The insurance corporation of British Columbia (ICBC) is an insurance corporation in British Columbia which was created in 1973 by the NDP government of Premier Dave Barrett. The main purpose of ICBC was to give universal and affordable compulsory public auto insurance in British Columbia in the term of operating a non-profit basis.
In March 2010, Christy Clark’s BC Liberal government declared that it would require ICBC to pay the province dividends and the amount of $778 million over three years which was the signaling of the end of ICBC’s operation as a non-profit Crown corporation, also making it the only for-profit public auto insurance provider in Canada.
All the dividends totaled $1.2 billion. After that ICBC’s creation took its responsibilities to expanded to include driver licensing, vehicle registration, and various road safety initiatives.
They created an insurance package which is the basic coverage called “Autoplan,” this includes protection from third party legal liability, hit-and-run protection, under-insured motorist protection, accident benefits, and inverse liability.
Later ICBC continues to both hold a monopoly basic insurance and offer optional additional coverage also. ICBC decides its premiums on a client’s claims history just like the other insurance companies which is the type of automobile, and geographic location.
ICBC’s discount plan called “Roadstar” and “Roadstar Gold” these rewards safe drivers with reduced premiums on the bases of the number of years the driver has been free of successful claims against him/her.
ICBC is managed by a board of directors who decide according to the laws of the Insurance Corporation Act, ICBC’s enabling statute. The board of directors, the CEO, and ICBC management run according to the corporate governance best practices and according to with the provisions of the enabling legislation and the Motor Vehicle Act also with the other legislation are applicable to ICBC and directives from the provincial Cabinet Committee. The proof of insurance is demonstrated which is in part by the application of a decal to the license plate.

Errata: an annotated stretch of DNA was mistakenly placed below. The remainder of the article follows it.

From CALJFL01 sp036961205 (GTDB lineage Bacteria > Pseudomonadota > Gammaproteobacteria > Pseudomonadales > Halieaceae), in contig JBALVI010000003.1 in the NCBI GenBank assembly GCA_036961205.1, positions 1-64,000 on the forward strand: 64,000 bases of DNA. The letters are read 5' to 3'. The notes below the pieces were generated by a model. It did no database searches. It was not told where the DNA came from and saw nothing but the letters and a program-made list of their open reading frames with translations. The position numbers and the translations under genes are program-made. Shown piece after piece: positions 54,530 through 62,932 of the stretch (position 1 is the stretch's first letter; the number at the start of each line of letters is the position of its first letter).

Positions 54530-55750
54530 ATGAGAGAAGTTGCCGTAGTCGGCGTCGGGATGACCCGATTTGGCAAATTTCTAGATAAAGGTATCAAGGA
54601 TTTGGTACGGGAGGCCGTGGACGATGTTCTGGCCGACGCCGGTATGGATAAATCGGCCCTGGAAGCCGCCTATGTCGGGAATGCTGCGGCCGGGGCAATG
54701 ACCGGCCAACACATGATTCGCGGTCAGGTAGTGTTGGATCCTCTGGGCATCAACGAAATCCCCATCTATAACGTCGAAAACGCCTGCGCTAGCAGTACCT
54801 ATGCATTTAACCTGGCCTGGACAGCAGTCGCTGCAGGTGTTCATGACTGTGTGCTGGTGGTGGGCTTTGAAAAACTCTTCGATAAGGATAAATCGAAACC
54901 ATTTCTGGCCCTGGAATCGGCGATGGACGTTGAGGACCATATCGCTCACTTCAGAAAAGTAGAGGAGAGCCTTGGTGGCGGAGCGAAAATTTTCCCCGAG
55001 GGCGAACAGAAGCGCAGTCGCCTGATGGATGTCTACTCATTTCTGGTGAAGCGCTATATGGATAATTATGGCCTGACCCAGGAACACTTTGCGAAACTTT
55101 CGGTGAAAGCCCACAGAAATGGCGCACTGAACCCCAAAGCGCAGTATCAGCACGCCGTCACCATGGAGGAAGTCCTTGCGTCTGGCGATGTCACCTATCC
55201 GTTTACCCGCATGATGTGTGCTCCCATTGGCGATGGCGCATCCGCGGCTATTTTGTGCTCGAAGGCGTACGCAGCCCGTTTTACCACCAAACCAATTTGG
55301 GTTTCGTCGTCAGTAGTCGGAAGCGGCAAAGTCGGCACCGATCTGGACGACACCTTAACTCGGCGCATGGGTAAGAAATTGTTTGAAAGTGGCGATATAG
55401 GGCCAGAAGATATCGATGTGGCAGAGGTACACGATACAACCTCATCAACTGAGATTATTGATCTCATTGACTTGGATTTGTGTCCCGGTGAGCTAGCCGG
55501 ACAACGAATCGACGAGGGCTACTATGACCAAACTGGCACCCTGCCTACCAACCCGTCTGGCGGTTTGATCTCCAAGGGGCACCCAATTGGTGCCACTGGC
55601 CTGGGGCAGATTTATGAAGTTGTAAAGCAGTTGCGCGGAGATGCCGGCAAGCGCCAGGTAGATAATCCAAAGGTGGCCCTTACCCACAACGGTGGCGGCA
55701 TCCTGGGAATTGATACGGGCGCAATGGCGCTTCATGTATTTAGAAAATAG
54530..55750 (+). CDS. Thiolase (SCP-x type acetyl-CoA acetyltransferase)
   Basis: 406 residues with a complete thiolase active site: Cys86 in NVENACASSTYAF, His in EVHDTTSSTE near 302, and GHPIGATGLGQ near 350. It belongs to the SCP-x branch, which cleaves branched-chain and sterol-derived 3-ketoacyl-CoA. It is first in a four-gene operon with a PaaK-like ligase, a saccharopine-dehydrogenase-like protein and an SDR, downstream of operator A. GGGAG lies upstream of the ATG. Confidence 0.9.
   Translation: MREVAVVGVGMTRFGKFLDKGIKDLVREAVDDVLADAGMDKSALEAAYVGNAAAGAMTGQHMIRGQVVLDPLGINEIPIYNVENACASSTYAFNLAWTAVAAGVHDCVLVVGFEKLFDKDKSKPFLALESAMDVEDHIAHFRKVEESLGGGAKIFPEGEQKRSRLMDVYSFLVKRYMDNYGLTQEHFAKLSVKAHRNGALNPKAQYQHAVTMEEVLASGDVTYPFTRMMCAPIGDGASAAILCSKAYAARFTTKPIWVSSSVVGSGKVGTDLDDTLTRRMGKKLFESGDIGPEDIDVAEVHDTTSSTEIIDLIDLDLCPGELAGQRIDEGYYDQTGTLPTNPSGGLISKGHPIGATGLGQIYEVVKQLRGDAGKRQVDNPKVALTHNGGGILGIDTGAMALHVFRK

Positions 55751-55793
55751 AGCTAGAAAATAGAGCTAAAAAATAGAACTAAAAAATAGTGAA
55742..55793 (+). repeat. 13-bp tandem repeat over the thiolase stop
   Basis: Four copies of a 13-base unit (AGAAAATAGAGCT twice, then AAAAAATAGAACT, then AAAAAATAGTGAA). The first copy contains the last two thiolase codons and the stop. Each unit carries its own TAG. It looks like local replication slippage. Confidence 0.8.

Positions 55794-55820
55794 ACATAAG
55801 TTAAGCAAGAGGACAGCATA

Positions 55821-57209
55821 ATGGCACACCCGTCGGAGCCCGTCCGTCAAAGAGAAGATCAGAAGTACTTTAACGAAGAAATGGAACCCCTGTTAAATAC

Then the rates are applicable to ICBC’s basic automobile insurance coverage which are subject to the review of ICBC and are set by the British Columbia Utilities Commission. However, in practice, the Cabinet of the provincial government holds and controls the ICBC’s rate-setting through its capacity to set target financial outcomes such as capital reserve ratios and profits, also through ICBC’s ability to issue Special Directives to the BCUC.
The total revenue controlled by the Corporation goes mostly on paying insurance benefits and operational costs. The surplus is devoted to fulfilling ICBC’s commission to develop safe driving which is the “RoadSense” campaign; also, various other loss prevention strategies. On November 23, 2016 the provincial government declared that ‘luxury’ cars which worth over $150,000 will no longer be insured by ICBC.
Later in 2016, there were almost 3000 cars in this class insured by ICBC which the government claimed that this change would save almost $2.3 million per year in total. Also, later on, that year high-end car dealers have criticized this change they also argue that it would be better to manage the rates that these car owners pay rather than ignore an entire segment of vehicles on the road but they were not succeeded.